With the housing market snapshot, we’ve walked that tightrope of giving you important and timely information with context, but not burying you with statistics and information. (You’ll find a deeper explanation of each of the key measurements further down.) This content is great to use for emails or social media, and most importantly, to internalize it, have an opinion about it, and communicate it to anyone who will listen. Use this data to foster conversations in your local markets, because if you aren’t, someone else is. This is your opportunity to explain the “why” for the people in your market.
The median sold price is the sold price in the middle of the data set when you arrange all the sold prices from low to high. The median sold price represents the figure at which half of the properties in the area sell at a higher price and the other half at a lower price. The average sold price may be skewed due to outliers in the data (if a property has sold for a price far higher or lower than typical for an area).
Days on Market (DOM) is the number of days from the date on which the property is listed for sale on the local multiple listing services (MLS) to the date when the seller has signed a contract for the sale of the property. DOM can be used as a way to determine which homes are fresh or stale. The smaller the number here the tighter/more competitive the real estate market is because of supply-side constraints.
The key to looking at this section of total sold properties is the pace of change. If this is downward trending, then the “addressable market” is compressing. If it is going up, it is expanding. When analyzing these findings, think about the “why.” If it is going down because of a lack of inventory, that will put upward pressure on price. However, it could also be going down because it is December and there is a seasonality component to real estate. Always form an opinion as to “why.”
Percentage over lists reflects the number of homes in the market that have sold for over their list price. This can be a good indicator of how hot the market is and if it is heating up or cooling down.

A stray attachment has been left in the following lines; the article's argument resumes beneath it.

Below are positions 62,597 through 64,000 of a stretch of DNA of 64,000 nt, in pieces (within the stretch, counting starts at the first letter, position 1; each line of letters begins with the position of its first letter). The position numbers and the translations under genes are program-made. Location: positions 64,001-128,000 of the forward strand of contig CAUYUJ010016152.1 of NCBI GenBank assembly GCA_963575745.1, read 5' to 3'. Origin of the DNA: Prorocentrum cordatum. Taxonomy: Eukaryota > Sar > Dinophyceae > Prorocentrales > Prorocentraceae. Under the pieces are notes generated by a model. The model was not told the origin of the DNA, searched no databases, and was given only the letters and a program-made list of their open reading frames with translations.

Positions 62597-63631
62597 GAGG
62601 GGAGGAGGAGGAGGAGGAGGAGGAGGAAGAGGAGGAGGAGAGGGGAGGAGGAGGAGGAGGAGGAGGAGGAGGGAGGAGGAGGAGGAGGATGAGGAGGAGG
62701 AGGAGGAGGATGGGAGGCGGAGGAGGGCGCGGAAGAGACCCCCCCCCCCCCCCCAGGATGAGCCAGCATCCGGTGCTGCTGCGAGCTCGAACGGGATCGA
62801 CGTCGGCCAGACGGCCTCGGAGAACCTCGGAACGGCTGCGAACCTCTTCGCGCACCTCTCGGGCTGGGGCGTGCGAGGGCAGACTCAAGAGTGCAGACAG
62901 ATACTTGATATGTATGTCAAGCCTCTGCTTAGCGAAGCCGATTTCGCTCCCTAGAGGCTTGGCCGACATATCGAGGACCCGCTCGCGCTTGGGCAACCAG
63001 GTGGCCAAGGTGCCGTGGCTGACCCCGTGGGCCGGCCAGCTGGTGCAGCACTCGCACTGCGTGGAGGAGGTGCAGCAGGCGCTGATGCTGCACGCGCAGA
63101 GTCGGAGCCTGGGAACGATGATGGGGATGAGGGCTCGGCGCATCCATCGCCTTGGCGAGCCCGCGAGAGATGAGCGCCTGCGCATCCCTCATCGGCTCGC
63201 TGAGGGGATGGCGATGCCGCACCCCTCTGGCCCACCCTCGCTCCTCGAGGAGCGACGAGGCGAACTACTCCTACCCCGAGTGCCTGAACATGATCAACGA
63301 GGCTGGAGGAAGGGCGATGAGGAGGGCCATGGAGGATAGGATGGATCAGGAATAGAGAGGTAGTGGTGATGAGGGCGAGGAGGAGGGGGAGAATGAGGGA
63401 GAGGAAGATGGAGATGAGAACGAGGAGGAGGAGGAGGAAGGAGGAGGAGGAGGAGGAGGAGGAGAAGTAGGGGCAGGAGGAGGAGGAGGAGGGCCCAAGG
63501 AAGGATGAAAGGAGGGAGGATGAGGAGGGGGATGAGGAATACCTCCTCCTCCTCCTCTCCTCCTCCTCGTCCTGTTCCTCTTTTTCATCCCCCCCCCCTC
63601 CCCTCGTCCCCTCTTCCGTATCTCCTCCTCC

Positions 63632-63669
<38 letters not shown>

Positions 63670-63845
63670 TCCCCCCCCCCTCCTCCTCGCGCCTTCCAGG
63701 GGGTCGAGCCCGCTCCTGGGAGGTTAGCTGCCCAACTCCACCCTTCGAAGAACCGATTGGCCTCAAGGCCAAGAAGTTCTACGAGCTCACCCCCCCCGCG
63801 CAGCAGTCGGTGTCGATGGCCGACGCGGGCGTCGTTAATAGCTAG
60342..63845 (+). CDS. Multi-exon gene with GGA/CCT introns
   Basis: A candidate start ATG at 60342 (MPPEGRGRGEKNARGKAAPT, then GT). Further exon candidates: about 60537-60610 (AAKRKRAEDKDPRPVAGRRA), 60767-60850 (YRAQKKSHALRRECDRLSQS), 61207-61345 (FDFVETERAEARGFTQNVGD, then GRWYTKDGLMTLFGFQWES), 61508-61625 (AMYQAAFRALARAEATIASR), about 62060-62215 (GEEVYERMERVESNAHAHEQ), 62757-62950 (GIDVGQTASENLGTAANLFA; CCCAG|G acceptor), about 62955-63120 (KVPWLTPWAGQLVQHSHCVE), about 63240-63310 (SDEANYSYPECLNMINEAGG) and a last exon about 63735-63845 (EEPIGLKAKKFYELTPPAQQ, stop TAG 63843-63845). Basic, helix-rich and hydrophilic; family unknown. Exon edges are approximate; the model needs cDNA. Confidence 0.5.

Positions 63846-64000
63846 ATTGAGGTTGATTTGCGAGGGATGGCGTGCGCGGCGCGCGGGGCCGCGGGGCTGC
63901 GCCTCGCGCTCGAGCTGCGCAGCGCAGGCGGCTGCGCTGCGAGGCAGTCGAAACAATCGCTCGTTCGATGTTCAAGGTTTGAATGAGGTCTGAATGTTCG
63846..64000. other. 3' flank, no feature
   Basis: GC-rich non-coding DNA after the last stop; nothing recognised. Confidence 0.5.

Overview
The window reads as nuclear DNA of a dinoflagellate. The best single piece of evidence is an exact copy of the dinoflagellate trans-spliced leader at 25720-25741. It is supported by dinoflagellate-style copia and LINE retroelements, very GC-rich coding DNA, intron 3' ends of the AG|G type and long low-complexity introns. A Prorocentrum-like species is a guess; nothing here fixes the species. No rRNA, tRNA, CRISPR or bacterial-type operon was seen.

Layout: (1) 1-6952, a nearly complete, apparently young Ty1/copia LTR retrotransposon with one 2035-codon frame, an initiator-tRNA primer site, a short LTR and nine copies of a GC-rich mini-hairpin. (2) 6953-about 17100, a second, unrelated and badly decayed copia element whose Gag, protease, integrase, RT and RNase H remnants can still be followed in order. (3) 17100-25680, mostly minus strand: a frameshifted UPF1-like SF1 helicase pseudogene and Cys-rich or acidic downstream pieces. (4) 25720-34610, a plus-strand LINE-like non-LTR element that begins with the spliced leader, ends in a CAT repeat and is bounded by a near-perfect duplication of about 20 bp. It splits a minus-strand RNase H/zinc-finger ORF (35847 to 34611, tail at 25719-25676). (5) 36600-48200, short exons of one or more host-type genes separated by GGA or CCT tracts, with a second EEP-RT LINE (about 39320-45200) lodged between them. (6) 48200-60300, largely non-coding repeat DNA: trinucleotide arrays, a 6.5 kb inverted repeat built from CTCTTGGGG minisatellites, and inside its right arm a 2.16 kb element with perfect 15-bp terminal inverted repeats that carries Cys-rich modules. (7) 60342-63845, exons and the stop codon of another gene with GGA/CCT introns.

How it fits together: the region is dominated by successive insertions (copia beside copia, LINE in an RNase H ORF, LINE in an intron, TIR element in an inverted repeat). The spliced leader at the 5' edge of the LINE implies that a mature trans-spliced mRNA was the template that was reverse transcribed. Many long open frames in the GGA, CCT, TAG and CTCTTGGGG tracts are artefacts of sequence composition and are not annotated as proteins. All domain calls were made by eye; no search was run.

Total active listings will tell you the number of homes for sale and the pace of change on that number. If it’s going up, more inventory is coming onto the market. If it’s going down, fewer homes are available for sale. New listings are a deeper layer into inventory. Not just the total available homes for sale (total active), but also how many of those are new. This will give you a leading indicator for how the total active listings will trend. These stats can be an early indicator of market direction. For example, if you see inventory staying flat but new listings are trending down, you can generally assume the inventory will be compressing.
The price per square foot is calculated by dividing the price by the square footage of the home. This can give you a snapshot of how home values are performing for the market you’re looking to dive into. If the price per square foot is going up, then values are going up. This data point can be a little clumsy since smaller entry-level homes can skew the data, but it is a good indicating measurement.
Months Supply of Inventory (MSI) is a calculation that quantifies the relationship between supply and demand in a housing market. If new homes stopped entering the market, how many months would it take to burn through all of the homes currently available for sale? MSI answers this question.